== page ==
In October, 2007, Gaboriault prepared a Performance Action Plan for Jackson, which was intended to identify and help correct deficiencies in plaintiff's work performance. Despite showing some improvement, however, Jackson continued to perform poorly in several areas, and claimed that her daily job duties could not be performed by a single person in a single day. According to the defendants, Jackson's performance continued to deteriorate, and several complaints were lodged with Gaboriault regarding plaintiff's inability to perform her job functions. On November 5, 2007, Gaboriault and her supervisor, Patricia Bartle, decided to terminate Jackson's employment because of her poor work performance. Thereafter, plaintiff filed a charge of racial and age discrimination with the Equal Employment Opportunity Commission ("EEOC"). Upon the EEOC's finding of a lack of probable cause to believe that a violation had taken place, plaintiff filed the instant action alleging racial, age, disability and religious discrimination against her.


I. Defendant's Motion for Summary Judgment

Rule 56(c) of the Federal Rules of Civil Procedure provides that summary judgment "should be rendered if the pleadings, the discovery and disclosure materials on file, and any affidavits show that there is no genuine issue as to any material fact and that the movant is entitled to judgment as a matter of law." When considering a motion for summary judgment, all genuinely disputed facts must be resolved in favor of the party against whom summary judgment is sought. Scott v. Harris, 550 U.S. 372, 380 (2007). If, after considering the evidence in the light most favorable to the nonmoving party, the court finds that no rational jury could find in favor of that party, a grant of summary judgment is appropriate. Scott, 550 U.S. at 380 (citing Matsushita Elec. Industrial Co. v. Zenith Radio Corp., 475 U.S. 574, 586-587 (1986).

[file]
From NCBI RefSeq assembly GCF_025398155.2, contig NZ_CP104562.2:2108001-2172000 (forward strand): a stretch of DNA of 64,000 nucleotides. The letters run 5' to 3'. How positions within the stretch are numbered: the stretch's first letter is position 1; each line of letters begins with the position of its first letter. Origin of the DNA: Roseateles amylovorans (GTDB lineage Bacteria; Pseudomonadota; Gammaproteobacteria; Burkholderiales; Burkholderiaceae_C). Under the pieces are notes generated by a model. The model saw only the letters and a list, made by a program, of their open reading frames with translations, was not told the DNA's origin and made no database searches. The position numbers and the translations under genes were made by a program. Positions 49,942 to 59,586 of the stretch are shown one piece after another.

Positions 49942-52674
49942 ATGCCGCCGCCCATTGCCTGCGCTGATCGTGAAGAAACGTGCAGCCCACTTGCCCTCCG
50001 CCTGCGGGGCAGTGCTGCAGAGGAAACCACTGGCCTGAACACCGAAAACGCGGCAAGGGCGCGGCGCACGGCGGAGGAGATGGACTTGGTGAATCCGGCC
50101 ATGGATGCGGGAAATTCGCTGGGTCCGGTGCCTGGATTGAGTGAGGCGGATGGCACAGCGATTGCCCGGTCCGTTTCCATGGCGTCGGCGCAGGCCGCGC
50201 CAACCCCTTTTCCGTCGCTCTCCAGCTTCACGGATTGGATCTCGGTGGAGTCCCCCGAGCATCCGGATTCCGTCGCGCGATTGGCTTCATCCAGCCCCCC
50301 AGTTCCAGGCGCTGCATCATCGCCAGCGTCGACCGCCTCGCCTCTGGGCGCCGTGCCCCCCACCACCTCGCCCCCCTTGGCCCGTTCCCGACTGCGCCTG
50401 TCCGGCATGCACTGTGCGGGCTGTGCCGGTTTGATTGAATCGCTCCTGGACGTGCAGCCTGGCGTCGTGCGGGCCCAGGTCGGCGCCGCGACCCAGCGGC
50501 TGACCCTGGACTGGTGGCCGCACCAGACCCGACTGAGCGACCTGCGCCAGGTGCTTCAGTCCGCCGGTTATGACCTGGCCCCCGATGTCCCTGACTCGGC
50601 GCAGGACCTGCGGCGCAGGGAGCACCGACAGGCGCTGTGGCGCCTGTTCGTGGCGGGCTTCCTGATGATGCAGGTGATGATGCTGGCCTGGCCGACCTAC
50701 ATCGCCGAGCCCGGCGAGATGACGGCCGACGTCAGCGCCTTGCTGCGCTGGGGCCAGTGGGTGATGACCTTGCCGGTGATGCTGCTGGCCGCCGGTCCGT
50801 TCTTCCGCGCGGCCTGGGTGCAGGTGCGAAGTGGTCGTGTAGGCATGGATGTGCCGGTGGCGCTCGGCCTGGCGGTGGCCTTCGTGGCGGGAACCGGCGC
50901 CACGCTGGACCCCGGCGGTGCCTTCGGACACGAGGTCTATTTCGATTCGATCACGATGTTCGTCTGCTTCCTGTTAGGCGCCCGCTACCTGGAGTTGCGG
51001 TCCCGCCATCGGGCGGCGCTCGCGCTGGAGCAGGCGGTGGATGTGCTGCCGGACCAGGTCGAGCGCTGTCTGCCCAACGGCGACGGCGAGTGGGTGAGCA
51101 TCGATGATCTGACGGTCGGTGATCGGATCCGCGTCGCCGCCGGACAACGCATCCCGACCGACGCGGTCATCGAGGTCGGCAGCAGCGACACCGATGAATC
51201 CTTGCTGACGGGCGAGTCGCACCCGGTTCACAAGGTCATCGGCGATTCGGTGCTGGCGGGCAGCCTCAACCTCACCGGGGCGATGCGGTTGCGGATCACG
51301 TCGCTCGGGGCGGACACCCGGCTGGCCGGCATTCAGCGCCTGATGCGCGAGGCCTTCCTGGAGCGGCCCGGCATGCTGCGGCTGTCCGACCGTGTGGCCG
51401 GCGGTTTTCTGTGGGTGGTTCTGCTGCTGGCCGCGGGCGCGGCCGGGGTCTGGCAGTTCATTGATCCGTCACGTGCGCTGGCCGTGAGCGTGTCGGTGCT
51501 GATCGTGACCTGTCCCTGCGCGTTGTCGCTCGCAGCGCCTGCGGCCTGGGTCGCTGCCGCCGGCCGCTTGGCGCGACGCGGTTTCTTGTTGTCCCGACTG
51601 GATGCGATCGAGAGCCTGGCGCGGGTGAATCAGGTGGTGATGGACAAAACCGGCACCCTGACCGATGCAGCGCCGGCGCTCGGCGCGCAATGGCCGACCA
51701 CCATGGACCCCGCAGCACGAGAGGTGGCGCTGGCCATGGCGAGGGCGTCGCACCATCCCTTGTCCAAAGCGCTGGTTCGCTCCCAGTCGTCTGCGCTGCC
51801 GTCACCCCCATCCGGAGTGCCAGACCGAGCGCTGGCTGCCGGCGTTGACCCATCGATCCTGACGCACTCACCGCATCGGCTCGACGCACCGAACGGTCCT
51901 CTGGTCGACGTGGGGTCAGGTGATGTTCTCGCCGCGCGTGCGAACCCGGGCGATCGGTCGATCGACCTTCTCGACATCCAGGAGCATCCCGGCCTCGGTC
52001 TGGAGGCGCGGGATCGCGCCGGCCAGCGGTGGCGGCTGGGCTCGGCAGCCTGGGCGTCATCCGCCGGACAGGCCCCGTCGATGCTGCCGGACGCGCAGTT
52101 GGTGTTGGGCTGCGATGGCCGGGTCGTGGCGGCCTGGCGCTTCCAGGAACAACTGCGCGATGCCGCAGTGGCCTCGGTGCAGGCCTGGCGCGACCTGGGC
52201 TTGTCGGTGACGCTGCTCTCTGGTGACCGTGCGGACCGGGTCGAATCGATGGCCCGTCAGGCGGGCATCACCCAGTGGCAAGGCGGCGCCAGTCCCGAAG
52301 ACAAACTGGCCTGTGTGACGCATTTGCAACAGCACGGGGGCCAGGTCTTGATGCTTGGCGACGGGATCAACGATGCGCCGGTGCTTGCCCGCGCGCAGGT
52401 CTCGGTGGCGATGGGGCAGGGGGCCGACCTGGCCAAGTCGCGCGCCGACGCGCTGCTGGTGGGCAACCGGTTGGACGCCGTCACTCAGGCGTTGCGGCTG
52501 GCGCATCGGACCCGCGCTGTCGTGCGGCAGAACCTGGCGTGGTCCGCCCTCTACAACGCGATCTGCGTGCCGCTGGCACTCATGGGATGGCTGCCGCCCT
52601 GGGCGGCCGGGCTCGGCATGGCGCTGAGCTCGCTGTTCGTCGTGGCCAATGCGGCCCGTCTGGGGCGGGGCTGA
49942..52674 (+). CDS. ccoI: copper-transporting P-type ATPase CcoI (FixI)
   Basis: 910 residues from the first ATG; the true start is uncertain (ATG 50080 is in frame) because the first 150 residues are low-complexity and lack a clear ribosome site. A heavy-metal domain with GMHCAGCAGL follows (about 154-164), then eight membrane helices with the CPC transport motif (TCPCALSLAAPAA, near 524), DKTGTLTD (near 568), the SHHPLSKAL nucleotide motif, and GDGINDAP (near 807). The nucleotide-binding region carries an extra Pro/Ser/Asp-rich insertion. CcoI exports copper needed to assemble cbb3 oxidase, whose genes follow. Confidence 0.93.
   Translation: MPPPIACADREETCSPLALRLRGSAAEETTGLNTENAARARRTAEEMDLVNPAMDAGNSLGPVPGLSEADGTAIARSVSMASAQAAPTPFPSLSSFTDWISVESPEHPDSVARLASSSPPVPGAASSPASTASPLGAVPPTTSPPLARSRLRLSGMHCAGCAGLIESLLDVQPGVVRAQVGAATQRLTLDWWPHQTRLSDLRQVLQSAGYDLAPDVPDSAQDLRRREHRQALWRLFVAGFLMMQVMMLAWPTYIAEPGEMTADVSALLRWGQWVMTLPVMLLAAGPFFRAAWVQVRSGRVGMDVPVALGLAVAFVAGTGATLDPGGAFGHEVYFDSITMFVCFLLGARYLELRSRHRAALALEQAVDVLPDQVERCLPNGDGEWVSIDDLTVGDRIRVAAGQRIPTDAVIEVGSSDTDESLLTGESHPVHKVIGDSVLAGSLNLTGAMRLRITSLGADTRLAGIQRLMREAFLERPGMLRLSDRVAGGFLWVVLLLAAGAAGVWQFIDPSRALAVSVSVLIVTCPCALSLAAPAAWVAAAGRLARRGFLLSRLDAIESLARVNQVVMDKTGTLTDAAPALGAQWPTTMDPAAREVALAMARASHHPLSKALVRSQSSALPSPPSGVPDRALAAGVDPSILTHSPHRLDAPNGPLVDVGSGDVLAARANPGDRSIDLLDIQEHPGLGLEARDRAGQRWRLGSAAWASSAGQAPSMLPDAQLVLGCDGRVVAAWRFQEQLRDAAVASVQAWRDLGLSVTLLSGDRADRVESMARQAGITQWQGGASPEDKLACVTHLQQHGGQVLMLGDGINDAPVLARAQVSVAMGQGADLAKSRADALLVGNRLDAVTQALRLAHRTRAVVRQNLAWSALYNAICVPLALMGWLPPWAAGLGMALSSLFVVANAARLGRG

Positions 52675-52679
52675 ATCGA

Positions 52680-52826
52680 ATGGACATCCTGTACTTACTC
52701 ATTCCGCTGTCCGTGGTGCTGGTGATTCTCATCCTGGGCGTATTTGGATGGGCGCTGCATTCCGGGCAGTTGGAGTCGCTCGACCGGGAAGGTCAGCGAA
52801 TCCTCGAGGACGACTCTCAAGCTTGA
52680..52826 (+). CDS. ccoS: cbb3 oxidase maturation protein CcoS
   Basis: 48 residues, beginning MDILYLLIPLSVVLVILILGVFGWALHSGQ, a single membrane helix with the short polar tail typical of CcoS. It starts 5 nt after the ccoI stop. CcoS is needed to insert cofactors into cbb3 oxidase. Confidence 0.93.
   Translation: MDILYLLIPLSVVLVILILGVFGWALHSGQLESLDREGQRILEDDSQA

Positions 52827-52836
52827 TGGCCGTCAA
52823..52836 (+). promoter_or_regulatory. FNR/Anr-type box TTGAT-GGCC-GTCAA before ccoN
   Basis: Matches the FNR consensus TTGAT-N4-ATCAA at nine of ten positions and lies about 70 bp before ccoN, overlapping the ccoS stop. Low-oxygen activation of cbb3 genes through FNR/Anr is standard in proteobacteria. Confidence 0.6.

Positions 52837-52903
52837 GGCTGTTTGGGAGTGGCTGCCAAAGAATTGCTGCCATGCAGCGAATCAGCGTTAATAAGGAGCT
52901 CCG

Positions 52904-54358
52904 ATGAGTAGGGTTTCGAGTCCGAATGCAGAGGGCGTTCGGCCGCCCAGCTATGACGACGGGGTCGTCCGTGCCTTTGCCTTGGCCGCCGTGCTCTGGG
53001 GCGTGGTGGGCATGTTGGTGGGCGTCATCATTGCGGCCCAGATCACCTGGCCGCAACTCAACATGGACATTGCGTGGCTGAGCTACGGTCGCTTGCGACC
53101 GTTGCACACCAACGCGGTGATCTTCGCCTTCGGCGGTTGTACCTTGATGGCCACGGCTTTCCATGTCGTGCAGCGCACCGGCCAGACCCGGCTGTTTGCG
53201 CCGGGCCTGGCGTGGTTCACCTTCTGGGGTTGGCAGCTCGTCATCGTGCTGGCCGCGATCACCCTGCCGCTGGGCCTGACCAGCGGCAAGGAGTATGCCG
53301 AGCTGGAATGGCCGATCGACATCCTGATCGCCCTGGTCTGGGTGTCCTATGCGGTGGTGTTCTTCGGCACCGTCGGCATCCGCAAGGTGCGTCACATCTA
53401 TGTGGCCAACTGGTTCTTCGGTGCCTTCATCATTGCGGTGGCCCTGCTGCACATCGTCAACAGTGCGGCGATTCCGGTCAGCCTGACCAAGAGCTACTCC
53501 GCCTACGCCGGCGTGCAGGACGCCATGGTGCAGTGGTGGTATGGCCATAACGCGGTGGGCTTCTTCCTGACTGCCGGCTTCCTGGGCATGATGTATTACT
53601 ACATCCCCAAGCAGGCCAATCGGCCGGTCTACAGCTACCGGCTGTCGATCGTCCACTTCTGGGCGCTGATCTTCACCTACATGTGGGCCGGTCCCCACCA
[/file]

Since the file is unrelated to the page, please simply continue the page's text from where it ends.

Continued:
II. Plaintiff has Failed to State a Claim of Discrimination Based on Race or Age

Plaintiff alleges that she was discriminated against on the basis of her race and/or age. Claims of employment discrimination are analyzed under the well-recognized burden shifting framework set forth in McDonnell Douglas Corp. v. Green, 411 U.S. 792 (1973) and later refined in Texas Dep't of Community Affairs v. Burdine, 450 U.S. 248 (1981) and St. Mary's Honor Center v. Hicks, 509 U.S. 502 (1993). The plaintiff bears the burden proving a prima facie case of discrimination. If the plaintiff succeeds in stating a prima facie case, the burden of production shifts to the defendant to state a legitimate, non-discriminatory reason for the employment action. Should the employer meet that burden, the burden of production then shifts back to the plaintiff to show that the reasons proffered by the employer were not the true reasons for the adverse employment action, but were a pretext for discrimination, and that discrimination was the real reason. See Texas Dep't of Community Affairs v. Burdine, 450 U.S. 248, 252-53 (1981); St. Mary's Honor Center v. Hicks, 509 U.S. 502-06 (1993).

A. Race Discrimination

To establish a prima facie case of employment discrimination under Title VII, a plaintiff must show (1) that she belonged to a protected class; (2) that she was qualified for the position she held; (3) that she suffered an adverse employment action; and (4) that the adverse employment action occurred under circumstances giving rise to an inference of ...